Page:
CFPB Poised to Significantly Expand the Reach of the Fair Credit Reporting Act

August 23, 2023

On August 15, 2023, Consumer Financial Protection Bureau (CFPB) Director Rohit Chopra announced that the CFPB will be moving forward with a rulemaking next month to expand the categories of data subject to the Fair Credit Reporting Act (FCRA). The CFPB’s expected proposal will potentially extend the FCRA’s reach to data and companies that are not currently subject to the law, including but not necessarily limited to “data brokers.” This is significant because the FCRA—which is enforced by multiple actors beyond the CFPB, including the Federal Trade Commission (FTC)—sharply restricts the permissible purposes for which covered “consumer report” data may be used and imposes extensive requirements on companies that provide or use it.

While the CFPB has not yet released its proposal, it has provided some insights into what companies can expect. In particular, the CFPB explained in an FAQ that it is considering scenarios where companies “can be covered under the FCRA [], including [where] they sell certain types of consumer data,” such as “a consumer’s payment history, income, or criminal records.” The CFPB also indicated that it intends to define the extent to which “someone’s name, address, or Social Security number”—which is generally known as “credit header data”—constitutes a consumer report, signaling that it will depart from how that data is treated under current agency guidance.

Below, we provide additional background and context on the CFPB’s forthcoming rulemaking and its potentially wide-ranging implications.

The CFPB’s Actions to Date. In March 2023, the CFPB took the first step in this rulemaking process by releasing a Request for Information regarding Data Brokers and Other Business Practices Involving the Collection and Sale of Consumer Information (RFI). The RFI sought public comment on consumers’ experiences with data brokers and other “entities and types of entities [that] collect, aggregate, sell, resell, license, or otherwise share consumers' personal information with other parties[.]”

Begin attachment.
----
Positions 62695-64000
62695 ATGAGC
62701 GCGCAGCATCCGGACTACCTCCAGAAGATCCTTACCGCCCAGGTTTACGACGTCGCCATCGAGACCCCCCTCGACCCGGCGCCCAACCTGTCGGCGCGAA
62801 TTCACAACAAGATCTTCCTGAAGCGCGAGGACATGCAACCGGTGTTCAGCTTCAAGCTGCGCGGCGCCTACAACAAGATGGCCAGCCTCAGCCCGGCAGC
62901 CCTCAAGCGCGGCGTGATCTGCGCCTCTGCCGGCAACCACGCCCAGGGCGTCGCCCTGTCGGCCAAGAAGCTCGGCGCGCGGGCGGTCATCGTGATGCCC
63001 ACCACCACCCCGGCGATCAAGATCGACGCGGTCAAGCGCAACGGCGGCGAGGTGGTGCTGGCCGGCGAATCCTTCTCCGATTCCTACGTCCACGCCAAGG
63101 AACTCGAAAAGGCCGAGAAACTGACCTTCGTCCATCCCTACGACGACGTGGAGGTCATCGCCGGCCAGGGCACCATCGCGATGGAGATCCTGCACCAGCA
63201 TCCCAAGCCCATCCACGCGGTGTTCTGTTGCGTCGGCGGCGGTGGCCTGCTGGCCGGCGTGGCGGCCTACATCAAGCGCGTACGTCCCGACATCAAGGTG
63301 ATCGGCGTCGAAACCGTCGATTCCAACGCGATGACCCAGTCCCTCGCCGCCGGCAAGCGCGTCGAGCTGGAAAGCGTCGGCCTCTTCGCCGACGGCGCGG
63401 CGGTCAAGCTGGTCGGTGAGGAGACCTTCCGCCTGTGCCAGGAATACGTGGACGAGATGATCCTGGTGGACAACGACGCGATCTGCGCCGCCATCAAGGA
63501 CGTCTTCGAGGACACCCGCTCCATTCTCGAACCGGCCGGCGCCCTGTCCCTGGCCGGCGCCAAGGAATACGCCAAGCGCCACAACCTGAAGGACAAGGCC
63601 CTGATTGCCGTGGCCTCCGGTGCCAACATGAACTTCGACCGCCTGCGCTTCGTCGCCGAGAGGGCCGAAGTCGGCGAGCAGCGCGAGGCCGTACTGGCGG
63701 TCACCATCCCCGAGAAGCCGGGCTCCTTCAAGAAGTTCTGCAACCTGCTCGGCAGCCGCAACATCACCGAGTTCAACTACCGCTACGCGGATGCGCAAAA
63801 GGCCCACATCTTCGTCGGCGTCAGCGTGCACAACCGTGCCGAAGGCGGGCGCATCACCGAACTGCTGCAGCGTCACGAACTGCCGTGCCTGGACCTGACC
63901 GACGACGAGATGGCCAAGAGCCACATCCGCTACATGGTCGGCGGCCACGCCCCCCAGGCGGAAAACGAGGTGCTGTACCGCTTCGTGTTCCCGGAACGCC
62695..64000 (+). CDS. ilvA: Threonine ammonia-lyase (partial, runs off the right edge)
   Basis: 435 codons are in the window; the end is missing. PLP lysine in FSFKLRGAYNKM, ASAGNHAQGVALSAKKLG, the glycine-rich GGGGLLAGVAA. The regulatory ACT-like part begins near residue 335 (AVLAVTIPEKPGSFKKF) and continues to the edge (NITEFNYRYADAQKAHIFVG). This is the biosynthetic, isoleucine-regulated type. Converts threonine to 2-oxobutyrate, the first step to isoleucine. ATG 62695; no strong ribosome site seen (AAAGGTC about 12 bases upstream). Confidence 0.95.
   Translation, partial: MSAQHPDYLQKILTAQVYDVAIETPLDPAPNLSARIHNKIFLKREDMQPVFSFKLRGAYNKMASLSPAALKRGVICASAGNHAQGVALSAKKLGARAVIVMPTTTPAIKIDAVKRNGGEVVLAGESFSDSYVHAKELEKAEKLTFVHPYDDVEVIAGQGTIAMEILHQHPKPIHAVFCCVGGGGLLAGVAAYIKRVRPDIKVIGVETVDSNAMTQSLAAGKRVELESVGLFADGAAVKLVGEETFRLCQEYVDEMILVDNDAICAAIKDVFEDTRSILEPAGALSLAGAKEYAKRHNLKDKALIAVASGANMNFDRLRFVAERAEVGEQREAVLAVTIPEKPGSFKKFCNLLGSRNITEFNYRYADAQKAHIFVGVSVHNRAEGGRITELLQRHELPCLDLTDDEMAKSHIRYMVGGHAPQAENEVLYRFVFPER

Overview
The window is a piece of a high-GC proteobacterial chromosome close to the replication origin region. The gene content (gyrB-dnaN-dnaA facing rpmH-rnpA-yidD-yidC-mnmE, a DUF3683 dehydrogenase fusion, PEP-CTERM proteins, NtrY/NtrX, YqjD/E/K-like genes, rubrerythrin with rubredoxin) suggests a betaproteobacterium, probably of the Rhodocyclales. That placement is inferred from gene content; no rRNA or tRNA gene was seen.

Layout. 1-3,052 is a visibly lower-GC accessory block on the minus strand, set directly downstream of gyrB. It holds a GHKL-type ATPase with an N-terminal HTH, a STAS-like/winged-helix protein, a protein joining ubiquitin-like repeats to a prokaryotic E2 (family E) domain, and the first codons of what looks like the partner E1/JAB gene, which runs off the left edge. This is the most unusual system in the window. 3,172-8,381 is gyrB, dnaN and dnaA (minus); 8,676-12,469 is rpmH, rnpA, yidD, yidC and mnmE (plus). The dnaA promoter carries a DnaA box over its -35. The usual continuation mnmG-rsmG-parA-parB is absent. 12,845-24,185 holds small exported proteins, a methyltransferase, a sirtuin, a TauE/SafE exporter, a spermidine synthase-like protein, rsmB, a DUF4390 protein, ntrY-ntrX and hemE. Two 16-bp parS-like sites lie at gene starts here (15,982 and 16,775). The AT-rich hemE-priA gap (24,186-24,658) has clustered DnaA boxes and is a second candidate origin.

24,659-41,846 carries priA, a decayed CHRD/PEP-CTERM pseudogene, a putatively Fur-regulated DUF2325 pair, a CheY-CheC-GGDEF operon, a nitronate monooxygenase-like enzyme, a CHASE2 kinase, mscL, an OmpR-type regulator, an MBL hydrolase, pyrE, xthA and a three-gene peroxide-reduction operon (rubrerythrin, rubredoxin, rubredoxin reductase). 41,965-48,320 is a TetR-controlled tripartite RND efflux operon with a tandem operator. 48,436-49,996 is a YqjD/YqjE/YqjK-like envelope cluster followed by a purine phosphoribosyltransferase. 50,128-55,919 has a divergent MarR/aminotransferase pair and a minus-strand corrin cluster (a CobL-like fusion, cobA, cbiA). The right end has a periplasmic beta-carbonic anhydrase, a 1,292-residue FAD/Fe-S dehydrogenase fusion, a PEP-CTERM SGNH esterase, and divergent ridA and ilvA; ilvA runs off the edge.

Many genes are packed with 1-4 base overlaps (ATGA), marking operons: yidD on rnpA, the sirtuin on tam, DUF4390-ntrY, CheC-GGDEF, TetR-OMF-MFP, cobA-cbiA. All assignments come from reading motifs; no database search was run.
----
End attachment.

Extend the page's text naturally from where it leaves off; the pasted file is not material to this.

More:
On August 15, 2023, Director Chopra announced the forthcoming rulemaking during a White House roundtable that included regulators, administration leaders, and civil society participants to discuss “harmful data broker practices.” His announcement indicated that the CFPB is set to propose enlarging the definition of a “consumer report” and therefore what entities constitute a “consumer reporting agency” under the FCRA.

The CFPB’s Proposals. The FCRA currently restricts the distribution and use of consumer reports to certain purposes (e.g., credit or employment-related purposes), and it applies to consumer data beyond traditional credit reports under certain circumstances. Based on its announcement, the CFPB appears poised to, at a minimum, expand the type of data covered by the FCRA to include “credit header data.” Credit header data consists of personally identifying information, such as name, address, or Social Security number, and is often derived from financial transactions with the consumer. The announcement did not clarify whether other kinds of data may ultimately be included in this rulemaking, but as a general matter, expanding the scope of coverage could effectively apply the FCRA to other types of data and use cases as well.

Additionally, the CFPB indicated that it intends to restrict the ability of companies to use covered data for “targeted advertising, to train AI, [or] to sharpen chatbots or similar AI services.” However, it is not clear how the FCRA could be expanded only to cover those particular use cases. As noted above, the FCRA significantly restricts companies’ use of FCRA-covered data to certain limited purposes, so expanding the scope of FCRA coverage would likely result in far greater restrictions than just use in advertising or AI.

Next Steps. Within the next month, the CFPB plans to publish an outline of proposals and alternatives under consideration for a proposed rule, pursuant to the Small Business Regulatory Enforcement Fairness Act of 1996 (SBREFA). Once published, the CFPB will convene a Small Business Review Panel, and small entities (as defined by the Small Business Act) or their representatives will be given the opportunity to provide feedback and recommendations on the proposed rule’s potential impacts on small entities. Thereafter, the CFPB would issue a Notice of Proposed Rulemaking, which is likely to happen in 2024.

For more information about the CFPB’s FCRA rulemaking, please contact Duane Pozza (, Kat Scott (, or Tyler Bridegan (

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